Evening Cormorants

I got to Stricker’s Pond tonight just as the sun was setting. I didn’t note much bird activity: mostly a few American Goldfinch flight calls and a handful of Gray Catbirds meowing from the bushes. It was a pleasant walk though, going there at a time I’m not used to doing so. I was settling down for the night and so were the birds. A few Great Blue Herons flew across the water, and a flock of Mallards made a journey to their beds. Some birds, like the lone Common Nighthawk, were just getting started on their evening.

The coolest roosting birds were pointed out to me by a couple in the woods.

Cormorants? Where? I had scanned the pond perfectly when I was out in the open.

They were up in dead trees near the water, on the other side of the thick woods from me. I could just barely see them through the leaves. I knew I’d have a better view from the observation deck so I made my way over there.

I counted 15, but there could have been more. Some were perfectly silhouetted against the sky, but others were tucked back closer to the living trees at the shore. Plus, it was getting dark and everything was melding together in the low light. The fifteenth cormorant I found was barely distinguishable from the tree it was on.

They were probably at their nighttime roosts, but still awake. For the most part they sat there and slowly preened their feathers, but two of them got into a brief spat that I captured on film. I couldn’t see the orange on their faces that well, or much other detail for that matter, but I liked watching this little moment of their lives. They’ll all be down south before we know it, so we have to enjoy all the weird, funky water birds while we can.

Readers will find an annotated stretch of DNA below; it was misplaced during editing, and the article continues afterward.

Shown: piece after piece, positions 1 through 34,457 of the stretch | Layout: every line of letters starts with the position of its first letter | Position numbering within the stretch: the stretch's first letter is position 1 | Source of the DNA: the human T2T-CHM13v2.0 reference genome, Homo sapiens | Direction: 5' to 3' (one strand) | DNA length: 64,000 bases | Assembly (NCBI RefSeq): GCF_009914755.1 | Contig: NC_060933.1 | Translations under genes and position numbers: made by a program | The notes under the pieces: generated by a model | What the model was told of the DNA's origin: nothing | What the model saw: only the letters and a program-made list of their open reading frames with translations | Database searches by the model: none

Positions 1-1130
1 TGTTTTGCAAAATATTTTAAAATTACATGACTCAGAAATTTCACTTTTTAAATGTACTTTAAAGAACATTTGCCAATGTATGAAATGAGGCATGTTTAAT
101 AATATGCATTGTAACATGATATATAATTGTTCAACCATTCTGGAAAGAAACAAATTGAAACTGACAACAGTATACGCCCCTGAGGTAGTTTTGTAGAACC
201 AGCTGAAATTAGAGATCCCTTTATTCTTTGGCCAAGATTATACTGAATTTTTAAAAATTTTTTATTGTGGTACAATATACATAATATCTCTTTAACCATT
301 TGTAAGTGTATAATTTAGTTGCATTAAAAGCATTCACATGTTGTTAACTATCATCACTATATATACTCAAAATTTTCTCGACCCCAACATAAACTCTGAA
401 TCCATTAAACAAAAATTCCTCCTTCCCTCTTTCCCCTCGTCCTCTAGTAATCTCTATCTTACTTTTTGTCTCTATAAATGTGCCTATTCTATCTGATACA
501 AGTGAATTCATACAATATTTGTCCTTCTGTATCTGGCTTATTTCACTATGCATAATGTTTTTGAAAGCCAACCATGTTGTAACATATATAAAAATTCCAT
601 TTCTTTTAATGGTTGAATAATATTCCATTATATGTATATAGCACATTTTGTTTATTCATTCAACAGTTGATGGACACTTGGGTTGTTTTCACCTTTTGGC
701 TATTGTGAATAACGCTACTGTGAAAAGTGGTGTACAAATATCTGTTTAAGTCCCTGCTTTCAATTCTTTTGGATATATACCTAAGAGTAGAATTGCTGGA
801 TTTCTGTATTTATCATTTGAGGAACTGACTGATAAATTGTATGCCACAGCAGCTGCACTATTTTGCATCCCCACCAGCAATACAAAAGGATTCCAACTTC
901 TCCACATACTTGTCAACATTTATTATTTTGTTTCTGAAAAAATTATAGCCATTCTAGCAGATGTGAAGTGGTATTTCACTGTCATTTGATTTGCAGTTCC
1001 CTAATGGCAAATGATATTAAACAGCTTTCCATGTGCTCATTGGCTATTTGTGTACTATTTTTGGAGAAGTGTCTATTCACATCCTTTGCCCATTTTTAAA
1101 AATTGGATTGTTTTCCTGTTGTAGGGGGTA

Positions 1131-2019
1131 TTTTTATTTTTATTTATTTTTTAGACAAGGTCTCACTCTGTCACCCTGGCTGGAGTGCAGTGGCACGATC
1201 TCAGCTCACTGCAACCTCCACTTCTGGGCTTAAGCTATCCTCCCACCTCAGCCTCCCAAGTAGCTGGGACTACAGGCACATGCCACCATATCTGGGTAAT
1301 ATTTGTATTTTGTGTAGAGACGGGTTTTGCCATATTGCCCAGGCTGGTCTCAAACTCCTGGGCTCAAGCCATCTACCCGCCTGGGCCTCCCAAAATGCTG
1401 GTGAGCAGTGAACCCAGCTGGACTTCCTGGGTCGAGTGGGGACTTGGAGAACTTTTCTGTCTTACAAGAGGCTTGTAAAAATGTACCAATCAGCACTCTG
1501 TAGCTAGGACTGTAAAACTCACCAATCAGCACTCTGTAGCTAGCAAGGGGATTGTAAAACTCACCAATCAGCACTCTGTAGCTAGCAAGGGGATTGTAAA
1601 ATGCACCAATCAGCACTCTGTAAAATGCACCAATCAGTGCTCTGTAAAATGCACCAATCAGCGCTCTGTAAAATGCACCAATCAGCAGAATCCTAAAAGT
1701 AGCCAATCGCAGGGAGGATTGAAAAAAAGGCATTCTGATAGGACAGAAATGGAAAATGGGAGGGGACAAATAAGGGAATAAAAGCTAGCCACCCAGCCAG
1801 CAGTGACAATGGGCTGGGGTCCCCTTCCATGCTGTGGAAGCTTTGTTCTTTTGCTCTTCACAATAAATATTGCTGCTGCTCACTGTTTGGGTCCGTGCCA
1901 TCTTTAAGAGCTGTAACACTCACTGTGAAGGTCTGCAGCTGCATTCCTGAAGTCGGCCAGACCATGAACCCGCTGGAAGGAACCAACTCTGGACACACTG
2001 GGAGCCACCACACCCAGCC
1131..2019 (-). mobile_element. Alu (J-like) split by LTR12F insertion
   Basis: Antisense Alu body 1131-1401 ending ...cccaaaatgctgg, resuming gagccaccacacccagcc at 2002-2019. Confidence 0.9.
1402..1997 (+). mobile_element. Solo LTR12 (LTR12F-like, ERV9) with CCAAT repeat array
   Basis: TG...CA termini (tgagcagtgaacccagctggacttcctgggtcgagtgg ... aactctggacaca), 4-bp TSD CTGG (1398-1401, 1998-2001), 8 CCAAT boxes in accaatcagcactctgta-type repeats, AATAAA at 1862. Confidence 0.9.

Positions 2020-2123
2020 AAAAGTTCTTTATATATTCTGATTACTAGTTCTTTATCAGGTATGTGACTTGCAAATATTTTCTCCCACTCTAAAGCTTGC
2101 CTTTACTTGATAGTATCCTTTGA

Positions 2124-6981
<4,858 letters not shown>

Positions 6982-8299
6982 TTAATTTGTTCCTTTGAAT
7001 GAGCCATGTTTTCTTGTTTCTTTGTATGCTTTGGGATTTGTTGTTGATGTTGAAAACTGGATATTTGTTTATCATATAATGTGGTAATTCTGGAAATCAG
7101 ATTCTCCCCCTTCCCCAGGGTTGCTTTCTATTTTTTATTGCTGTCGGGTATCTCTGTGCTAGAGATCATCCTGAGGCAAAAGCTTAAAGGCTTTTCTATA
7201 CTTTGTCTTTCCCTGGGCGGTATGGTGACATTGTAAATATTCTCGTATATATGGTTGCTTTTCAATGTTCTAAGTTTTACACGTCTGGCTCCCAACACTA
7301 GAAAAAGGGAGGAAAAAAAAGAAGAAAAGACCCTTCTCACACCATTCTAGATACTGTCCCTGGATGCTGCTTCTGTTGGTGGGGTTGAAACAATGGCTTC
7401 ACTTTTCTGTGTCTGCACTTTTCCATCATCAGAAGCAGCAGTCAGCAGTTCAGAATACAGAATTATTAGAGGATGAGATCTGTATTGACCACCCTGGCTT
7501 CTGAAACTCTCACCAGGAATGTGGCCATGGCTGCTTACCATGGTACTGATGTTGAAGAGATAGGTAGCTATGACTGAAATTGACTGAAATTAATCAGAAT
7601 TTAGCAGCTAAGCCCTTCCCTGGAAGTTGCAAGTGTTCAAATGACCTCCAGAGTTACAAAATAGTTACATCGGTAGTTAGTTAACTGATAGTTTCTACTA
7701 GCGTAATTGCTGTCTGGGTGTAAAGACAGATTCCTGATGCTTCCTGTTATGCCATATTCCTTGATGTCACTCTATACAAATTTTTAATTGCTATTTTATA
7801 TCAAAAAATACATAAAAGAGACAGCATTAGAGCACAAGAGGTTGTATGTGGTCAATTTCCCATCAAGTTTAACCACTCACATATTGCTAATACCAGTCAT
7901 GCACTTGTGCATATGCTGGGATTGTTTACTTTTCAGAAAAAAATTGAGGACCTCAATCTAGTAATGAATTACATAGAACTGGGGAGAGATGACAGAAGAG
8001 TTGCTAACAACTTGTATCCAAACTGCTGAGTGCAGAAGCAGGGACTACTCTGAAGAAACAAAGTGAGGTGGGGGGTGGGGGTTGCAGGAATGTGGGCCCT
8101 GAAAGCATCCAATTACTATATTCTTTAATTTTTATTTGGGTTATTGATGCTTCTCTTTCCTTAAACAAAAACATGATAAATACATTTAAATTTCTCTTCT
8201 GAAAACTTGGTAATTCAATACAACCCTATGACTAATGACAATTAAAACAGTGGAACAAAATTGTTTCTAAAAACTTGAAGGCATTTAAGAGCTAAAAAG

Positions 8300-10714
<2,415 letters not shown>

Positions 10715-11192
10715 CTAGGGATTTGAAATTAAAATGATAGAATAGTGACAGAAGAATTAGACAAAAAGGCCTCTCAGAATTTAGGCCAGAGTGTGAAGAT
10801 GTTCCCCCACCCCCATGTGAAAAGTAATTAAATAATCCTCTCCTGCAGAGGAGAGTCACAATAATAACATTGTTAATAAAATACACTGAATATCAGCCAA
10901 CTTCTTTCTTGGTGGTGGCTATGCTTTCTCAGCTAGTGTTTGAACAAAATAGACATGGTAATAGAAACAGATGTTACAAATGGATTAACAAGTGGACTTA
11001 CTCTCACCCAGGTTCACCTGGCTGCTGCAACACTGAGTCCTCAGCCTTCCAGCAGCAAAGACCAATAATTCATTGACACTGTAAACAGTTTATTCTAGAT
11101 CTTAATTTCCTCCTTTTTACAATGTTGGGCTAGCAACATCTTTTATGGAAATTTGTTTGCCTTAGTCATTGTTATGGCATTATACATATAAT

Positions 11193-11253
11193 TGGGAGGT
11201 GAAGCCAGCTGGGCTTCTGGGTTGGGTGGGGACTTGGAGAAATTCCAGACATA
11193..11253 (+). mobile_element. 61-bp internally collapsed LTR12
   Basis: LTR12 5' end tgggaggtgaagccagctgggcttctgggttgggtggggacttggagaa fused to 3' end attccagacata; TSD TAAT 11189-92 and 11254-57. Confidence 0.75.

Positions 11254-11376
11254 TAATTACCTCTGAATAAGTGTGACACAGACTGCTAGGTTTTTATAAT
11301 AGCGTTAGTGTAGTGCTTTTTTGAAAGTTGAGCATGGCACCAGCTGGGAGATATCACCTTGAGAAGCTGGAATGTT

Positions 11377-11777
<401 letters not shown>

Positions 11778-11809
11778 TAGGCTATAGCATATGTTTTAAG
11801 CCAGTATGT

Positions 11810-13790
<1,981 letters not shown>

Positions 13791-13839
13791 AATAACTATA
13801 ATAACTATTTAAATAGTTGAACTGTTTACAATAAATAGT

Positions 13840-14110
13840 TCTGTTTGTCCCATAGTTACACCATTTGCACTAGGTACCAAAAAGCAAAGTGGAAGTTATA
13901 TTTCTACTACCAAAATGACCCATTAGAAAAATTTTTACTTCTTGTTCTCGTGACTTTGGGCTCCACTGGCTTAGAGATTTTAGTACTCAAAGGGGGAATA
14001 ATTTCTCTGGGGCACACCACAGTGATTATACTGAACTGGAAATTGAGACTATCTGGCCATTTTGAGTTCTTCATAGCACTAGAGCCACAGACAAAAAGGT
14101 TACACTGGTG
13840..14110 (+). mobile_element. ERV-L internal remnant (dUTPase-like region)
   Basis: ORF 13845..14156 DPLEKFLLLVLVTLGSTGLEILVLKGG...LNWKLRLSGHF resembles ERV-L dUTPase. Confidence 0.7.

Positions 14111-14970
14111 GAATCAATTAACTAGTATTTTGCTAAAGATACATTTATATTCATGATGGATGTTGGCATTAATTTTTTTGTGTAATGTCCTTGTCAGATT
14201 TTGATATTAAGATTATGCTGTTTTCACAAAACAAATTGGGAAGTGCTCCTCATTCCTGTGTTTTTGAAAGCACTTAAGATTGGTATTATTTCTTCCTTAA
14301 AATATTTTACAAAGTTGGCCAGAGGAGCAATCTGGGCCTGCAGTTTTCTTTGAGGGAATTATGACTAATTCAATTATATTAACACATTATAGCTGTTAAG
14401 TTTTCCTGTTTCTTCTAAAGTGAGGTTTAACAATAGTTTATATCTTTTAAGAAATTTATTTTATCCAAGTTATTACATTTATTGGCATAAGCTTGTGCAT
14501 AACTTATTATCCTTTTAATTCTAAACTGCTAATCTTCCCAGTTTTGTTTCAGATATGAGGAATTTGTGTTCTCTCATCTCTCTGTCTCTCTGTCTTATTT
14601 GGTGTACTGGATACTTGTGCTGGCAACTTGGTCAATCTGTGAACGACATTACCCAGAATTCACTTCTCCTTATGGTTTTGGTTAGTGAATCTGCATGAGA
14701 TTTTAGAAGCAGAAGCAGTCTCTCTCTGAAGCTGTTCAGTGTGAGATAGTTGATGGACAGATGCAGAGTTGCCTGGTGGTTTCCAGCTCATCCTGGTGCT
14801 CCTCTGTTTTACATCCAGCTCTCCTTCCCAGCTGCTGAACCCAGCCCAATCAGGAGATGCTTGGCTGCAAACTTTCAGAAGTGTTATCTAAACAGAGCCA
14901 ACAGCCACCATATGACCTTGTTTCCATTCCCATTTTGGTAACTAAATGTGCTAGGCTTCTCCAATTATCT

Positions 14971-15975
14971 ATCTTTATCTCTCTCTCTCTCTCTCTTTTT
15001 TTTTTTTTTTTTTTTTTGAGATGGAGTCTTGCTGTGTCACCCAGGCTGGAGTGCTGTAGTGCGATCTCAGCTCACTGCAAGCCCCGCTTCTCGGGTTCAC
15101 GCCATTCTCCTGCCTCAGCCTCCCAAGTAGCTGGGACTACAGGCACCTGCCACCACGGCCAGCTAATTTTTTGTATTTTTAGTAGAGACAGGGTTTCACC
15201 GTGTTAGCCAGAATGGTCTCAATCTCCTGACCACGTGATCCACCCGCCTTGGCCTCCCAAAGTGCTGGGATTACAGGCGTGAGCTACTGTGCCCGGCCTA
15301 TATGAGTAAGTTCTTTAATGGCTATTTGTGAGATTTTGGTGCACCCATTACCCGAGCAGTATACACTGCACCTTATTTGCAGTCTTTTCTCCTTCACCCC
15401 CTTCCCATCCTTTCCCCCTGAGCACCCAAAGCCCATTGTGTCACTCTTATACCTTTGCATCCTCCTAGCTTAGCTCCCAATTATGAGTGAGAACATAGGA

The Peregrines of Madison

On my last post, I made passing reference to the Peregrine Falcons at the MG&E power station. There’s a nesting box there and they’re easy to spot flying through the surrounding area.

(And yes, this is the power station that caught fire last month.)

Before meeting a friend last week, I thought I’d check out the falcons in their, uh, natural habitat? Actually, they’re pretty adaptable in cities, where taller structures mimic the cliffs they traditionally nest on.

I didn’t even have a chance to get my camera ready before I saw the morning’s falcon. It flew out from an altitudinous smoke stack and made a few circles above me while calling loudly. I grabbed my binoculars and got a good look at it before it flew into the nooks and crannies of the plant.

I took a walk around the block and saw, in addition to the falcon,
18 Rock Pigeons
1 Mourning Dove
6 Ring-billed Gulls
1 Barn Swallow
2 American Goldfinches
and 8 House Sparrows.

I made my way back to my original viewpoint trying to find the falcon again. I hadn’t had any luck from the other sides. After a few minutes of scanning, I discovered it as a little dot on one of the towers. It stood relatively motionless for several minutes while I snapped pic after pic. Unfortunately, due to the distance of the birds, they were all pretty grainy, but I thought I’d include one here. It’s of a bird that lives a fascinating life in the heart of the city, but most human residents overlook.